Research Report Developing Place-Based Two-Generation Partnerships
Lessons from Three Community Change Initiative Partnerships
Marla McDaniel, Theresa Anderson, Adaeze Okoli, Susan J. Popkin, Amelia Coffey, Peace Gwam
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Over seven years, local partnerships in Buffalo, New York, Columbus, Ohio, and San Antonio, Texas, embarked on an initiative focused on high-poverty neighborhoods with long histories of economic disinvestment. The Family-Centered Community Change (FCCC) initiative, with support from the Annie E. Casey Foundation, developed integrated services for communities—including education and care for children and job training and financial and employment services for adults—to help family members succeed together in a two-generation approach.

Strong partnerships are essential in two-generation community change initiatives, but they are not simple to create. Urban Institute researchers tracked the initiatives as the communities designed and implemented them. This report highlights lessons from the partnerships about collaborating, integrating services, and building strong partnerships.

All three community change initiatives exemplify both challenges to and markers of strong partnerships. These partnerships are dynamic and require careful planning and ongoing nurturing. Community change initiatives must treat cultivating the partnerships as critically as they treat the services themselves.

Generally, partnerships are stronger when funding is secure, partners feel invested in the work, leaders communicate a clear vision and direction, and staff understand each other’s contributions and roles. As the seven years showed—as has the time since the COVID-19 pandemic and renewed protests for racial justice began—broader systemic and contextual factors will always be at play and part of the inevitable landscape community partnerships must navigate.

The report discusses takeaways for strong partnerships in two-generation community change initiatives.

  • Prioritize family and community partners. FCCC, by its very name, aims to be family centered. One way to center families is to include them as partners with shared design authority. None of the FCCC partnerships implemented such a body, even though FCCC community members were intimately aware of conditions that made it difficult to pursue goals that could benefit themselves and their families—such as lack of child care options, inadequate transportation, predatory lending practices, and limited affordable rental housing. Solutions to these challenges were not always front and center in the FCCC programming. Including family members in the initiatives’ designs may have spurred greater focus on tackling structural barriers to community challenges.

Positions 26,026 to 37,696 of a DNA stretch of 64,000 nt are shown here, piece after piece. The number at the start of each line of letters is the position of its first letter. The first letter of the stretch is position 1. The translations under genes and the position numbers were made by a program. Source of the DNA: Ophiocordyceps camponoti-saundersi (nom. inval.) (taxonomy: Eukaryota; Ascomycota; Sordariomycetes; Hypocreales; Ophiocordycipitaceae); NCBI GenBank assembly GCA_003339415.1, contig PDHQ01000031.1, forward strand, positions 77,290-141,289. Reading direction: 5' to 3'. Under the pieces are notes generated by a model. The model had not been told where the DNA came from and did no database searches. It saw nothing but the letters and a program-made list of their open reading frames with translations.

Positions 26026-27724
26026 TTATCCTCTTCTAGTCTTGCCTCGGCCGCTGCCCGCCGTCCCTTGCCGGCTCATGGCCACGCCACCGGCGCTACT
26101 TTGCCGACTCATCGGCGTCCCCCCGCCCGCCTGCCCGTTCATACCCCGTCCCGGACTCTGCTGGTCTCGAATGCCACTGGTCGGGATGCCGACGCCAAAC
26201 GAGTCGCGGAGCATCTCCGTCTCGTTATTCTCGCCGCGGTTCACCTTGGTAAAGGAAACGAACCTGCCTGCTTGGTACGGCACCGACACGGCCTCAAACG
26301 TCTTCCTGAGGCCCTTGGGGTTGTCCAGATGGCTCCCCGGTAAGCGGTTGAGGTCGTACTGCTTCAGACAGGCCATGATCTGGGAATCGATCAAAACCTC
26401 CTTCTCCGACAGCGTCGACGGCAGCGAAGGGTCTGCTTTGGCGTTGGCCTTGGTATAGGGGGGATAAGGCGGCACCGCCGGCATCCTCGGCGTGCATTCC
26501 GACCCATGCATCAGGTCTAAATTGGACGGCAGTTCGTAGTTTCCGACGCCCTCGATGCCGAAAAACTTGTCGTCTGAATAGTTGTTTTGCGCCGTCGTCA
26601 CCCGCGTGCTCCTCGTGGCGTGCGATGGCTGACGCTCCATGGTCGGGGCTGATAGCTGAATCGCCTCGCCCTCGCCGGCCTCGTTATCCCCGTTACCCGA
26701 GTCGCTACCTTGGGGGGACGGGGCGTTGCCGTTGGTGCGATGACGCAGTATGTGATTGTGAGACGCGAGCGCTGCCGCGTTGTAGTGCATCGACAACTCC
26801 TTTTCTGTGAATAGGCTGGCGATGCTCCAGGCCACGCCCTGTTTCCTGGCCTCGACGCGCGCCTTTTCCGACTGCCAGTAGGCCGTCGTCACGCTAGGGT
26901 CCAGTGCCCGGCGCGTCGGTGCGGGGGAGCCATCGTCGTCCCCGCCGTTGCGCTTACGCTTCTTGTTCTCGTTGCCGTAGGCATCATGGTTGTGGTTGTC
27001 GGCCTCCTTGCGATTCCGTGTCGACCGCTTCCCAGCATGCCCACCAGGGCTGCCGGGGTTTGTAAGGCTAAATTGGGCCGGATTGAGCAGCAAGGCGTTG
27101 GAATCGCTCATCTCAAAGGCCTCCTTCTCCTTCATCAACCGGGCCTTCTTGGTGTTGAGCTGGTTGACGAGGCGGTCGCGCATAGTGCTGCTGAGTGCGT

• Foster a culture conducive to partnerships. Partner integration often involves sharing and relinquishing money, authority, ideas, acclaim, and habits for the larger initiative’s cause. To foster a culture conducive to partnerships, organizations should enter these arrangements ready to acknowledge likely constraints and prepared and willing to compromise and navigate these areas including addressing schedule constraints and duplicate services among different partners.
  • Invest in a shared vision and empower leaders. Strong service partners share a common vision and goal and adopt the same guiding principles for the initiative. A strong shared vision can be strengthened by initiative leaders who also have high-level authority within their organizations, especially for fostering community and cross-organizational partnerships. Consistent leadership is also vital to establishing a shared vision, though turnover and transitions did happen in FCCC. Shared vision and empowered leadership can strengthen the partnerships and solidify organizational ties even through anticipated turnover and transitions.
  • Create effective communication mechanisms. Good communication including clear mechanisms for feedback loops between frontline staff and leadership is essential to moving from decision-making on a case-by-case basis to identifying more permanent solutions to common challenges and instituting procedures, policies, or practices that change the overall system of care for all families.
  • Build data-sharing capacity and infrastructure early. Communities undertaking similar initiatives would benefit from thinking about data tracking and data collection requirements for all partners early on and prioritizing shared data capacity. Someone needs to lead the data sharing and coordinate effective strategies that make sense within the range of services offered and partners’ legacy tracking systems. And partnerships need to guide frontline staff on how to best use data resources to inform their work while ensuring the content and format of the information is accessible and actionable.
  • Build partnerships that last decades, not only for the life of the grant. Thinking toward sustainability early can help initiatives maintain momentum while recognizing that partnerships may change and evolve over the years. The most considerable sustainability challenge is often securing funding and other resources to continue and build on the work. But it also involves aligning continued work with organizational missions and policy-level priorities. Trust allows organizations to have confidence in partners to stay the course and work through new challenges as they arise to plan together and count on each other to continue the shared work.
Research Areas Education Neighborhoods, cities, and metros Families Children and youth
Tags Beyond high school: education and training Neighborhoods and youth development Community data use
Policy Centers Center on Labor, Human Services, and Population Metropolitan Housing and Communities Policy Center
Research Methods Community Engagement Resource Center